As we consider the call of the Apostles, we see that the Lord Jesus did not simply call everyone to fulfill his ministry, nor did he call a random few. He chose specific men to fulfill his mission for the forgiveness of sins. The Lord Jesus continues to call certain men to himself, certain men whom he calls to stay with him, to be his ambassadors, his presence, in the world today, and he continues to call them personally, just as he called Isaiah, Peter and Paul. He continues to say to those whom he calls, “Do not be afraid; from now on you will catching men” (Luke 5:10).

Regretfully, too few young men are responding to the call of the Lord with generous and courageous hearts; too many keep their feet, as it were, and will not allow themselves to be caught up and swept away in the life of Christ; too many remain afraid.

The call of the Lord can be stifled and ignored, but it cannot be silenced. If we consider again the fact that each of us wants the happy life, we know, too, that the Lord desires the happy life for each of us. And what is more, he knows what will bring us happiness better than we do, for it is he who made us. If we knew what would bring us lasting happiness we would already have attained when first we recognized it.

My brothers and sisters, we know that the Eucharist is central to our life and faith and that without priests we cannot have the Eucharist. Who will celebrate the Mass for future generations? Who will absolve sins in the Lord’s name? Who will anoint the sick? Who will accompany us on our final journey?

Each of us must redouble our efforts and prayers to encourage young men to follow after Jesus Christ as his priests. Priests do not simply fall out of heaven; they come from within families. Could it be that the Lord is calling your son, your grandson, your nephew, friend or neighbor to the priesthood? If he is, encourage him to respond generously and courageously.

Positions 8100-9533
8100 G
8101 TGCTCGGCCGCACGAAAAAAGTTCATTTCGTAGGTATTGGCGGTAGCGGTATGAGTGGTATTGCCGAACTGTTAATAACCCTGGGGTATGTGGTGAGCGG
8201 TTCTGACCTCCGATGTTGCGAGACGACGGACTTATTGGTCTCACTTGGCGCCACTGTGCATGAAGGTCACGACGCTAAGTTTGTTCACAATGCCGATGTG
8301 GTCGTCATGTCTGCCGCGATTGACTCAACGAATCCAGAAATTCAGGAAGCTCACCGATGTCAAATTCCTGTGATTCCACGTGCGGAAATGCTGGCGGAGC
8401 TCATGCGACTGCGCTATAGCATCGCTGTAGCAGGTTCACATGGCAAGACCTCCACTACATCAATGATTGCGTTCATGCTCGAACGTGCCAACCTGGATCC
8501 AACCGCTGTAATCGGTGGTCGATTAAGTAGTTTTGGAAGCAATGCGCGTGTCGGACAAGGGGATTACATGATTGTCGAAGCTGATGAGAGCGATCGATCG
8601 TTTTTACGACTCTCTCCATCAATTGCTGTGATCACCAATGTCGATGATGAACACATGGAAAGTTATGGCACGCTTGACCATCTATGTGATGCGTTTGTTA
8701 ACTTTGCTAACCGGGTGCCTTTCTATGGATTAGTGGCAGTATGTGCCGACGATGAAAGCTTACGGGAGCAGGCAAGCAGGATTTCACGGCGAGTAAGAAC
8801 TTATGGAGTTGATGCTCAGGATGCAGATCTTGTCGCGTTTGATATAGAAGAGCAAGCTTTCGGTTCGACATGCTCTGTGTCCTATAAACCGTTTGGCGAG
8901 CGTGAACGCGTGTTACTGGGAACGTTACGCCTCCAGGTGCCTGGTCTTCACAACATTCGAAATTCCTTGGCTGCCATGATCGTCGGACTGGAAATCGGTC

It is true that a priestly life is not always easy, but no life is; even married life has its struggles and hardships. We must always remember that “the Lord’s ways are not easy,” and “we are not made for ease.” We are made, rather, for virtue, for growth in holiness, which always involves a certain amount of difficulty as we die more and more to our desires and passions. For some, holiness is attained through marriage or the single life; for others, holiness is attained through a life of priestly service. In the end, holiness always leads to joy, for it is the will of God for us in Christ Jesus.

The question that all young men must ask is not so much, “What do I want from life,” but “What does not God want from my life; what does God want me to do?” This is the question parents must pose to their children. If the answer is to be one of his priests, then that young man should lose his feet and be swept up in the great adventure of Jesus Christ. He should find in his family and friends all of the support and encouragement he will need to do so. Let us say to them, “Do not be afraid; from now on you will be catching men.” Amen!

iConfess

Capello tip to the Ironic Catholic.

05 February 2010

Grr...

I'm very irritated at the moment, and have been since 8:40 this morning. It isn't good for my soul. Or for those around me, either; thankfully, I haven't been around too many people this morning and those I have been around understand.

Since Monday, I had been planning to use today as the "catch-all" day to prepare for my retreat next week in Hawaii. When I awoke this morning I was energized and ready to set to work, and looking forward to it.